Women Writers Who Give Me Hope

How does a woman learn to commit to safekeeping time and space to get her writing work done? Finding answers to that question is not easy. The kind of things a woman should change, commit to, and double down on to make her writerly life a success are hard to pinpoint. The theme of virtually every article I have read about how to write is straightforward: Just do it. Just find the time to write. Just write! You need a self-management goal plan, and you need to do it!

So why don’t we? How can so many women be so morally bankrupt that they can’t take this simple advice?

Here’s what I think: we try to pretend that the advice we are given is really good and the failure lies with all the women writers who can’t make it work for them. The failure lies at our feet.

It doesn’t make any sense. Is it not more logically that the advice we are given is just really bad advice?

Toni Morrison admits that she has no routine. She says, “I am not able to write regularly. I have never been able to do that—mostly because I have always had a nine-to-five job. I had to write either in between those hours, hurriedly, or spend a lot of weekend and predawn time.”

Likewise, Margaret Atwood, despite her enormous output, does not write every day. She said: “You always think, ‘Oh, if only I had a little chalet in the mountains! How great that would be and I’d do all this writing . . . Except, no, I wouldn’t. I’d do the same amount of writing I do now and the rest of the time I’d go stir crazy. If you’re waiting for the perfect moment you’ll never write a thing because it will never arrive. I have no routine. I have no foolproof anything. There’s nothing foolproof.”

These woman give me hope.

I know that I often feel totally overextended, as I suppose most women who want to create do, and like bell hooks, I think “often and deeply about women and work, about what it means to have the luxury of time – time spent collecting one’s thoughts, time to work undisturbed” (p. 125).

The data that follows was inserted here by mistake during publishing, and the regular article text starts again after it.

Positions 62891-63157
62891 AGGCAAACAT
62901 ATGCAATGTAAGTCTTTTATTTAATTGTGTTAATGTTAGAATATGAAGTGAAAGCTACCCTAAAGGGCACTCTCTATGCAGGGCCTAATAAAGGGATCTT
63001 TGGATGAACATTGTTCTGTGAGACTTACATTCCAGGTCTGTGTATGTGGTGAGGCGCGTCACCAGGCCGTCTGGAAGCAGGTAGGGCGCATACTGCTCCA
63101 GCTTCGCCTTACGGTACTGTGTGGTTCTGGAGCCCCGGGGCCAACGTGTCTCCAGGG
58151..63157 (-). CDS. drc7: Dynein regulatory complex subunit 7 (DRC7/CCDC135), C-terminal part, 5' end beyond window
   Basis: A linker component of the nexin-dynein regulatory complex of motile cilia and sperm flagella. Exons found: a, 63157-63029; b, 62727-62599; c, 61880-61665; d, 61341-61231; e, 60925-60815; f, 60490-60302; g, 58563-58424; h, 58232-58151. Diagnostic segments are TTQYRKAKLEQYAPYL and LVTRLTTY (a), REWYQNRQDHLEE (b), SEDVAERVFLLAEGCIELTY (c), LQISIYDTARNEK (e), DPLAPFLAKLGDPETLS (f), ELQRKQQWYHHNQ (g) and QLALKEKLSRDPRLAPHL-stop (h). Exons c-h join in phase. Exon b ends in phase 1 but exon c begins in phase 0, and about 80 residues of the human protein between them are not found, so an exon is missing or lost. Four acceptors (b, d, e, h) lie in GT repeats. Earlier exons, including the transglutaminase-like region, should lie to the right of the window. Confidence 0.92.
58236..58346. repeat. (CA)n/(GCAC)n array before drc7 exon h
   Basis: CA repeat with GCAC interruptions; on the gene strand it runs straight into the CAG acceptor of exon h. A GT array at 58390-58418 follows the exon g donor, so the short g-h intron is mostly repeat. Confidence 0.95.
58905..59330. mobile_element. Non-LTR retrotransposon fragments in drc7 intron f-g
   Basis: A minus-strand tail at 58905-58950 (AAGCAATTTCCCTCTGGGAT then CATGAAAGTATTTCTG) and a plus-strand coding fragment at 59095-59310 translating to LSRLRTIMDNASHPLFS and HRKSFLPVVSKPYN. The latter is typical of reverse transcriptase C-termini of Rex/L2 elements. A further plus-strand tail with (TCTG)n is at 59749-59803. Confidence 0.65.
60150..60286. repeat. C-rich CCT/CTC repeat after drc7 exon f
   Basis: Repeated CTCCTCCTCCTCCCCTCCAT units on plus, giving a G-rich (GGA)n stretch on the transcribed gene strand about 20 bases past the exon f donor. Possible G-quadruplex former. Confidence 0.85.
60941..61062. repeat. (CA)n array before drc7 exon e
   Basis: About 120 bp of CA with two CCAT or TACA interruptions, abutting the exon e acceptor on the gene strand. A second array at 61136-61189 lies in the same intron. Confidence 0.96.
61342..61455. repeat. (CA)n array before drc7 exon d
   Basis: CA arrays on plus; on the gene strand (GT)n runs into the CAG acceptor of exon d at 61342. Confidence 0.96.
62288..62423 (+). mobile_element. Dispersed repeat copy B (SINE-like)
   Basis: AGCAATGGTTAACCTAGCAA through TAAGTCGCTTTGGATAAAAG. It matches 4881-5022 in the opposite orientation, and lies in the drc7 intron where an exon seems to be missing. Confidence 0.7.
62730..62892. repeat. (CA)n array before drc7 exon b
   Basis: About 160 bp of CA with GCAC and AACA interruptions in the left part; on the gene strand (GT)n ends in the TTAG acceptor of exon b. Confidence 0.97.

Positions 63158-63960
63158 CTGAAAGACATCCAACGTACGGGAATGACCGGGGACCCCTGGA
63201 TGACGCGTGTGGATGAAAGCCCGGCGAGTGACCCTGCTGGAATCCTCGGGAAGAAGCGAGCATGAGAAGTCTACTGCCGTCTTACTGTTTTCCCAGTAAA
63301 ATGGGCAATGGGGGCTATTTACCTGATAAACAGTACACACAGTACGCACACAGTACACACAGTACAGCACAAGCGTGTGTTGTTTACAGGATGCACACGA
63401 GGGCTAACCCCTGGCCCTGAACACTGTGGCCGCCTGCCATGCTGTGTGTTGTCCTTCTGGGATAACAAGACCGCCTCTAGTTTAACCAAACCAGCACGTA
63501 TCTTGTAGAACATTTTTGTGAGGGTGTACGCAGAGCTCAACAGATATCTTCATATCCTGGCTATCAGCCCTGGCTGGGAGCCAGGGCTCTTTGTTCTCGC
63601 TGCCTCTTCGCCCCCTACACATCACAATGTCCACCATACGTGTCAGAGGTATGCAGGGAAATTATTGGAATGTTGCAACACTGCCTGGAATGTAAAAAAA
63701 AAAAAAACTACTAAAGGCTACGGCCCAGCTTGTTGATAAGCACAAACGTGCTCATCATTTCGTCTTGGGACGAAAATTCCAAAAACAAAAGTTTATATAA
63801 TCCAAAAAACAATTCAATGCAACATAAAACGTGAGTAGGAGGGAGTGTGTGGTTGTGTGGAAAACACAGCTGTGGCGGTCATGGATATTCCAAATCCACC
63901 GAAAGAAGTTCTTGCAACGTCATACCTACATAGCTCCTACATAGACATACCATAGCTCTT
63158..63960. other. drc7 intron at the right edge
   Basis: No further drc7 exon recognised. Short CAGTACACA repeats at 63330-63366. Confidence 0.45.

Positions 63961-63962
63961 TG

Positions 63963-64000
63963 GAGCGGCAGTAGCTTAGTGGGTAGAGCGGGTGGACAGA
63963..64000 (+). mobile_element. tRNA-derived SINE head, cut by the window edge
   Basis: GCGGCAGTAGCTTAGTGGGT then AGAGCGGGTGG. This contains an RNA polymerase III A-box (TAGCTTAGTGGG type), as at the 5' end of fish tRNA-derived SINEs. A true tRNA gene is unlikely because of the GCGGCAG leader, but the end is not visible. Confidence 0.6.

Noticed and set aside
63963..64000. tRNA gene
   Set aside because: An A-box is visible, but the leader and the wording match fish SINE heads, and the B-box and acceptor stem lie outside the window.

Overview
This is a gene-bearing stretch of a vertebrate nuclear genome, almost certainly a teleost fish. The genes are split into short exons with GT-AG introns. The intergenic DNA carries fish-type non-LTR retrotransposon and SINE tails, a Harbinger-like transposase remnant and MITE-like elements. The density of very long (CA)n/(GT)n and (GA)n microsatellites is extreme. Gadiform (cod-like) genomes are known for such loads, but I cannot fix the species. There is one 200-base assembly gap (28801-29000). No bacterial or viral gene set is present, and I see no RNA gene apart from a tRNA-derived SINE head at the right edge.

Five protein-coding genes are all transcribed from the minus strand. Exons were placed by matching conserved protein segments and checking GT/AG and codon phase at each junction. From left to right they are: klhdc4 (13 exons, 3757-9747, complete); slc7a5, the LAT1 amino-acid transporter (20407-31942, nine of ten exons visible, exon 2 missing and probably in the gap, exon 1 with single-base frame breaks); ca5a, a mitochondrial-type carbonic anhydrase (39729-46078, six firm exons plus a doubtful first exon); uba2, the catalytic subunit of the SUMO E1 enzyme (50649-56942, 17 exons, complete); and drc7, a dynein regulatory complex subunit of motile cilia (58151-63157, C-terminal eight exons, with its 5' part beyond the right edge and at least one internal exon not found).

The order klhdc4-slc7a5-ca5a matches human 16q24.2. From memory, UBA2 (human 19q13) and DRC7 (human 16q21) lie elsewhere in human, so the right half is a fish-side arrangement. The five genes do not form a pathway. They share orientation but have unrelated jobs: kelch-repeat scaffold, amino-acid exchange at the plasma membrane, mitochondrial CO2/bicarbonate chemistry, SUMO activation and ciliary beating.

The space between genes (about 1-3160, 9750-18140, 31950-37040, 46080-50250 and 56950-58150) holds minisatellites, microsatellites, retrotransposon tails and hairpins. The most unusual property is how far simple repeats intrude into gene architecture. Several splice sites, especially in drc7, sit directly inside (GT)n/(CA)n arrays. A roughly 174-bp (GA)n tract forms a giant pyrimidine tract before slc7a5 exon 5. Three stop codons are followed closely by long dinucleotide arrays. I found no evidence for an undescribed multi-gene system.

Writing requires time, and it is difficult to try and sneak in shreds of a creative life. We can pretend it is not so, but sneaking a life because the real one is not given room enough to thrive is hard on a woman’s vitality. I know, deep inside, that it is not a scheduling issue. And I suspected for many it is not a resistance issue, even though Rosanne Bane (2012) said, “Every writer experiences some kind of resistance from time to time” (p. 5). Writing is about art and craft, but it is also about discipline. Women who know their current methods are not working need simple practices that bring them to their writing space regularly. It is too easy to be subsumed, and for people to assume that this is natural and how it should be. It is a matter of staking our ground to get and maintain a sustainable and satisfying writing habit.

We can do it. There is hope, especially if we are willing to listen to women writers who have done it, who have made it work, like Morrison and Atwood and hooks. Let’s not listen to the people who demand that we just do it! They don’t get it.

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The Work-Home-Writing Juggling Act

Those days when you say, “I didn’t get very far on (fill in the blank) today,” and even though it’s driving you crazy, it doesn’t mean you’re not a writer anymore.

Work-life balance is a juggling act, and life balance is an ongoing challenge for women writers. There is so much you can’t control. You can’t control when your kids or spouse gets sick, when work gets super busy, when a family responsibility superseded your desire to write.